On Gene Duplication

Title: On Gene Duplication
Authors: Warren, Robert B
Date: 2010
Abstract: Due the sheer size and complexity of genomes, it is essential to develop automated methods to analyze them. To compare genomes, one distance measure that has been proposed is to determine the minimum number of evolutionary changes needed to transform one genome into another. In recent years, great progress has been made in this area with efficient exact algorithms that can transform one genome to another applying a wide range of evolutionary operations. However, gene duplications, a common occurrence and arguably the most important evolutionary operation, have proven to be one of the most difficult evolutionary operations to integrate. We examine the most successful gene duplication algorithms: a family of algorithms that we call the rearrangement-duplication algorithms. Rather than compare two genomes, these algorithms attempt to efficiently remove the duplicates from a genome using the fewest number of duplications and other evolutionary operations. In this thesis we give a complete survey of all the genome halving algorithms, a highly successful group of rearrangement-duplication algorithms that efficiently and exactly handle whole genome doubling ( tetraploidization). We also introduce the genome aliquoting algorithms, a new variation on the genome halving problem, that attempts to handle unlimited scale whole genome duplications. As a new and challenging problem there are currently no efficient exact algorithms. However, early results include two approximation algorithms.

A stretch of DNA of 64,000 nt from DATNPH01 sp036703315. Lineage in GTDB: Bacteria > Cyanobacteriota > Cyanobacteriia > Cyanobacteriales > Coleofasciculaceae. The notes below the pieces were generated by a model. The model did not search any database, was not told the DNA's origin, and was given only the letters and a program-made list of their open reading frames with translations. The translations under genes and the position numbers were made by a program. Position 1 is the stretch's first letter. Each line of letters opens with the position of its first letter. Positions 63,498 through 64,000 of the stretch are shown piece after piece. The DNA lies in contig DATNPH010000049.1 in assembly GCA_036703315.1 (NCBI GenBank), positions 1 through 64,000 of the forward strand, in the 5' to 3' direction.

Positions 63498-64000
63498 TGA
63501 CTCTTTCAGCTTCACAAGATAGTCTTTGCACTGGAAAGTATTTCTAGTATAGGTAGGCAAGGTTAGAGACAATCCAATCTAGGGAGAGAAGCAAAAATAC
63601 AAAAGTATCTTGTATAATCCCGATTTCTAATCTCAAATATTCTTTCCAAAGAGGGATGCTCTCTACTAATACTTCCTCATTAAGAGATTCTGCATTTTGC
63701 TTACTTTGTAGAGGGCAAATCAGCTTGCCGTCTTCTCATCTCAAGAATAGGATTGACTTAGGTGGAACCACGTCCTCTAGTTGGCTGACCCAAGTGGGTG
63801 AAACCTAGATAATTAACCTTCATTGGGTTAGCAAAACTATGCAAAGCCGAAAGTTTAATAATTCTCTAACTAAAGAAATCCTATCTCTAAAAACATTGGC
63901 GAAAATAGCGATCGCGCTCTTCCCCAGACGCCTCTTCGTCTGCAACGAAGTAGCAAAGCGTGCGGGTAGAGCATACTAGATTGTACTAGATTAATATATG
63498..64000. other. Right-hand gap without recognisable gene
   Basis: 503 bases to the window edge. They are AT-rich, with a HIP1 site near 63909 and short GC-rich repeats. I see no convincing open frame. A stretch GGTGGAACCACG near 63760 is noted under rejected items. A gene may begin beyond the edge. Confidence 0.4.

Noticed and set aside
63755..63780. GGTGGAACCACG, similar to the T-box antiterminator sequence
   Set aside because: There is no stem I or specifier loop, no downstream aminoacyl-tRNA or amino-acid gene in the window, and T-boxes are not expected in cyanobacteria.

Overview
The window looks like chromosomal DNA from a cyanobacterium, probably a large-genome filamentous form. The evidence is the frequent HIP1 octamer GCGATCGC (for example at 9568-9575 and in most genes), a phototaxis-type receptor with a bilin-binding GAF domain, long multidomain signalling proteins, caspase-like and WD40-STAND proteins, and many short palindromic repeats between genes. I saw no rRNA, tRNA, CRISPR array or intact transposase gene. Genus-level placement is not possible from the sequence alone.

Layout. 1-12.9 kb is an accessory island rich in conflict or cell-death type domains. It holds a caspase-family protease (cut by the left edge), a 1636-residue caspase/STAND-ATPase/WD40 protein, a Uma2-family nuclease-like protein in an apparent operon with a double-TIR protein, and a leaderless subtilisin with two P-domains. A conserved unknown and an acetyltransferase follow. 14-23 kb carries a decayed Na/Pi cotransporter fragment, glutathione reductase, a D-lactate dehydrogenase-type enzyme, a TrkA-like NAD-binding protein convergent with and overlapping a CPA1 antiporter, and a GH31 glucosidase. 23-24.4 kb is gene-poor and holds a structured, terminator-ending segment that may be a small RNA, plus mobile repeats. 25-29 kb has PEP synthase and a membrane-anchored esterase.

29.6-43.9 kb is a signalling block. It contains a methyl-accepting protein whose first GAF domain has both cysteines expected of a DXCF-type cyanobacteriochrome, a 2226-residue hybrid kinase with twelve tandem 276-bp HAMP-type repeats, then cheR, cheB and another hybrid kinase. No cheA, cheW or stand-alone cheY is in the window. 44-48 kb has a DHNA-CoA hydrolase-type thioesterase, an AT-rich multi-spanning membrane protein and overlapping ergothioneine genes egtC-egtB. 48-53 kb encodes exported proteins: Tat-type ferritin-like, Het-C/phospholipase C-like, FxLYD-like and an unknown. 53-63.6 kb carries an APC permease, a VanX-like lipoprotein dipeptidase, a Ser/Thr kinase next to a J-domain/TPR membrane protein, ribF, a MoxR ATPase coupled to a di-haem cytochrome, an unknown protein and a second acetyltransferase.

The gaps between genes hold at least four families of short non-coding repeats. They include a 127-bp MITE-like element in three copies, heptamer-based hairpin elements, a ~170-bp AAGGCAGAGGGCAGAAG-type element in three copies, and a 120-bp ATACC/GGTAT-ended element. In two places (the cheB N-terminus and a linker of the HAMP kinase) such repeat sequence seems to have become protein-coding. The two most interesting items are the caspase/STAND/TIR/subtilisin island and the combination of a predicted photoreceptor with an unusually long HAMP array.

URL: http://hdl.handle.net/10393/30069
CollectionTh├Ęses, 1910 - 2010 // Theses, 1910 - 2010
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